Cappelluti actually had a deal on the table Thursday afternoon, but it exposed him to a possible six-year prison sentence. He rejected it -- gambling he'll get no incarceration when he could get as much as 12 years.
It was a crash so powerful, a traffic light pole crumbled, a young man died, and a young woman was disfigured. Two years later, Cappelluti -- the man accused of causing all the destruction -- is hoping for a soft landing.
"This is a tragedy and we're trying to make the best of it," said Cappelluti's attorney, Rick Berman.
Police say Cappelluti had a blood alcohol content of .21 when he hit the light pole, killing J.W. Pardini and injuring two friends, Marion Walker most seriously. But Walker wrote a letter asking a judge to limit any punishment against Cappelluti. And Pardini's family -- which owns Fresno's Grand Occasions Catering and Banquet Hall -- is also in Cappelluti's court. They're backing his attorney's push for punishment for Cappelluti, but no jail time.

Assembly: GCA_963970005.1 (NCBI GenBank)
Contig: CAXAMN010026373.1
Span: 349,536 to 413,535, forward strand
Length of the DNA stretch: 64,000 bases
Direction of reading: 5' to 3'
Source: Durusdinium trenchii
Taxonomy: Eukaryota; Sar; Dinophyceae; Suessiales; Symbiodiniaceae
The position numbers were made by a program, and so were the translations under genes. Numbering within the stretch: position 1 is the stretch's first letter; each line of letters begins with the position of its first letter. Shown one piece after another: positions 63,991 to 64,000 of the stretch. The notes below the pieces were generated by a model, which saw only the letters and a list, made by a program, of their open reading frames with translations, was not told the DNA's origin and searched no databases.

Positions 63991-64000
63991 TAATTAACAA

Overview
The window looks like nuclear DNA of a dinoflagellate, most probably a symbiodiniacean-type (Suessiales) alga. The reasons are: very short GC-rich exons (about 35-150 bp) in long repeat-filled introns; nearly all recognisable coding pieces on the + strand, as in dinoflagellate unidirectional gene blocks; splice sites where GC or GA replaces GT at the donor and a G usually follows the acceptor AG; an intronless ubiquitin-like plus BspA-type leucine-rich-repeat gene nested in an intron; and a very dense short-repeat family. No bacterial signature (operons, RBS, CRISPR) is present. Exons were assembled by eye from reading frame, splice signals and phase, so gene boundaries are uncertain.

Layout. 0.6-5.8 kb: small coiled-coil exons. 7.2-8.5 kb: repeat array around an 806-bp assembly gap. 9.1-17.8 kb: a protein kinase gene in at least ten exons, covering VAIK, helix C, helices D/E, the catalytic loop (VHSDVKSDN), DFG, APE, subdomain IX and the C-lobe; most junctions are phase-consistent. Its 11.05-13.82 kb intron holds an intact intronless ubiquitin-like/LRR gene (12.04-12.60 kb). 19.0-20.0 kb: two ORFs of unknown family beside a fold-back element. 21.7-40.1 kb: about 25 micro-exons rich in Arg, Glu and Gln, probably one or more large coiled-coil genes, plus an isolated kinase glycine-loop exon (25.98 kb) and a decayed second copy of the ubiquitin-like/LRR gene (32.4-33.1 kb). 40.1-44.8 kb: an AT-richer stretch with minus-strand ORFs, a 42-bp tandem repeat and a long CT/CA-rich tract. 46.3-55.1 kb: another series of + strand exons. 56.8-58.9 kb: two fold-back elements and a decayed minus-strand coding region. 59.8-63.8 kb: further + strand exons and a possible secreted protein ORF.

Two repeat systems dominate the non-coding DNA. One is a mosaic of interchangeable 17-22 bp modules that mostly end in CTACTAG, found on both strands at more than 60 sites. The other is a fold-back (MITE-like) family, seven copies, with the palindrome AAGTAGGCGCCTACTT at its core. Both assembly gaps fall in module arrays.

"Certainly the guilt of killing his friend and injuring another friend is strong and on his mind, but that's not sufficient punishment and we're not saying it is," said Rick Berman.
Berman offered to have his client plead guilty to all the charges against him, but he wanted a judge to indicate she'd keep Cappelluti out of jail. The judge refused to make that promise. She'd only guarantee a sentence of six years or less, saying Cappelluti would be looking at 12 years if he hadn't killed friends with families who have forgiven him.
"If he was not related to these victims at all, total strangers, I am very sure that the position of these families would have been very different," said Judge Houry Sanderson, who was the third judge to hear the case Thursday.
Prosecutors say they have taken into account what Walker and the Pardinis have said, but they say justice should be blind -- applying equally to anyone who makes the same deadly decision as Cappelluti.
Cappelluti is due back in court next month with no more deals on the table.